Want to take a world "tour"? Check out our Global School Pencil sampler pack!
Much like clothing sizes (because everyone has experienced that moment where a shirt definitely does not fit like the size stated on the label), pencil cores don't have an industry-standard blend, so the feel of a pencil can vary wildly depending on its country of origin. At CWPE, we carry pencils from 11 different countries around the world*, which has given us ample opportunity to identify differentiating characteristics based on a pencil's country of origin. Here's a look at pencils across the world!
Czech Republic - Koh-i-Noor
Pencil to try: 1500 HB
- Runs firm - their HB feels more like an H
- Slightly brittle, mildly scratchy graphite.
- Pencils are made with processes that haven't changed since the 1790s!
- Fun Fact: the Koh-i-Noor 1500 was the world's first yellow pencil, debuted at the Paris World's Fair in 1889, and then at the Chicago World's Fair in 1893 where it set the trend for American pencil manufacturing in particular.
Denmark - Viking
Pencil to Try: Skoleblyanten HB
- Runs a teensy bit soft - the HB feels just a hair darker than one from Switzerland or the US.
- Made with cedar that sharpens really well, and often has interesting characteristics, like knotholes (these don't affect the sharpening of the pencil)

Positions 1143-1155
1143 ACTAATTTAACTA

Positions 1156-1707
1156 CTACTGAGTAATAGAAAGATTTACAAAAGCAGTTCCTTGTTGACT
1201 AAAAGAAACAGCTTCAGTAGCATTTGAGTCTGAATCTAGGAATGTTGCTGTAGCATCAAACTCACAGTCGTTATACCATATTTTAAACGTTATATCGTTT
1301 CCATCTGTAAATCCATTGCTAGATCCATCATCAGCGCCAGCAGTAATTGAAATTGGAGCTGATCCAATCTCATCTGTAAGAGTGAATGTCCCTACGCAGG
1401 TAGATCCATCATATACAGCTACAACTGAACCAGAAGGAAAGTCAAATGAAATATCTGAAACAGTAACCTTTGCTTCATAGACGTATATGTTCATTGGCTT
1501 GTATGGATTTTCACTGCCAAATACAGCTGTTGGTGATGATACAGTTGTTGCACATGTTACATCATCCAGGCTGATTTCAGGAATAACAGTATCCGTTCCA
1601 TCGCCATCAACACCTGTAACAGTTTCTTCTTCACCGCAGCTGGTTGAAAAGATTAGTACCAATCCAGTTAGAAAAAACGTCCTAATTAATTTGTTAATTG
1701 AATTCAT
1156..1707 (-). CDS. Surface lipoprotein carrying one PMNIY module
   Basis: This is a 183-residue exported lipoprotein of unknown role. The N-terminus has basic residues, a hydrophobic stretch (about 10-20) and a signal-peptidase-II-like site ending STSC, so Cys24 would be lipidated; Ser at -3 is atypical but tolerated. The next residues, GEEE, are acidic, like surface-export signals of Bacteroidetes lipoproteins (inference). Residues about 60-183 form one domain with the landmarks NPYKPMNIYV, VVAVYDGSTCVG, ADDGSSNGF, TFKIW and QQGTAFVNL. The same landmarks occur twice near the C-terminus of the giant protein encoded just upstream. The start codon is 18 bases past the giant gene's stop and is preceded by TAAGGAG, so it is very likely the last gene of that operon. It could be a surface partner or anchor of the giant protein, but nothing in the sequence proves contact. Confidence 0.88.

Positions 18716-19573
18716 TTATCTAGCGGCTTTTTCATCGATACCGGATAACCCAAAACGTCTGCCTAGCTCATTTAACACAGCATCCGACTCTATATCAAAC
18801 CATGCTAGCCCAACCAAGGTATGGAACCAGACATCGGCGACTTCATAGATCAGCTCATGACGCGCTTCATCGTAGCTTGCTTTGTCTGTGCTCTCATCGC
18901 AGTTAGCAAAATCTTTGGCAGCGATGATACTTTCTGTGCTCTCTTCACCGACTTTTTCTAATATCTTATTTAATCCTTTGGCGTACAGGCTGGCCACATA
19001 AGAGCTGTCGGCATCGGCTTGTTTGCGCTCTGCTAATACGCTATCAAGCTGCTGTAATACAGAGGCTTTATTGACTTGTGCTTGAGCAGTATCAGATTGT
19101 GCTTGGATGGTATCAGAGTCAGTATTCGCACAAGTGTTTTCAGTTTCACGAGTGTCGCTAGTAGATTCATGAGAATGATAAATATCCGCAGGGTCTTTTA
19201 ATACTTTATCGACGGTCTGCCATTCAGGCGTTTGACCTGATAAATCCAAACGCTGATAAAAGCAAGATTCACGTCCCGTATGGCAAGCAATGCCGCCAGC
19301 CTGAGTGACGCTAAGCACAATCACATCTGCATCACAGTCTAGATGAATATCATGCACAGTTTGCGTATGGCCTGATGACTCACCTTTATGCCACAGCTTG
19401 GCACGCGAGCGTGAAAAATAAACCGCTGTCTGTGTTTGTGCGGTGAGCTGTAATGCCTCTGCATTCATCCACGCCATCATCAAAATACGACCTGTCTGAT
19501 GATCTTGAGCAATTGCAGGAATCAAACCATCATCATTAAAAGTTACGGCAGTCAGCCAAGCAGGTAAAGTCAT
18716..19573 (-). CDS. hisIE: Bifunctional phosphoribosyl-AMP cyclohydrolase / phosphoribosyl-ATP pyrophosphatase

- Fun Fact: Viking was founded in 1915 by a matchstick company!
France - Calepino**
Pencil to try: Calepino Matte Black #2
- Runs true to scale - HB feels like a balanced HB
- Made by the only non-Bic factory still in France, based in the Loire region, with FSC-certified Pulay wood
- Fun Fact: Calepino takes its name from 15th century Italian scholar Amborgio Calepino, who was known in his day as "Calepin." In French "calepin" means "little book in which you can write down notes."
Germany - Staedtler, Faber-Castell
Pencil to try: Castell 9000 HB
- Runs firm - HB feels more like an H
- German graphite has a slightly coarse, scratchy feel that is excellent for point retention
- Some pencils, like the Castell 9000 are made from cedar, while many others are made with softer woods like linden or basswood.
- Fun Fact: Staedtler and Faber-Castell have long battled over which company was established first as a pencil manufacturer, which was eventually drawn into a legal case in the 1990's (Faber-Castell won).
India - Hindustan Pencils (mfg. for Nataraj, Apsara, and Sivo)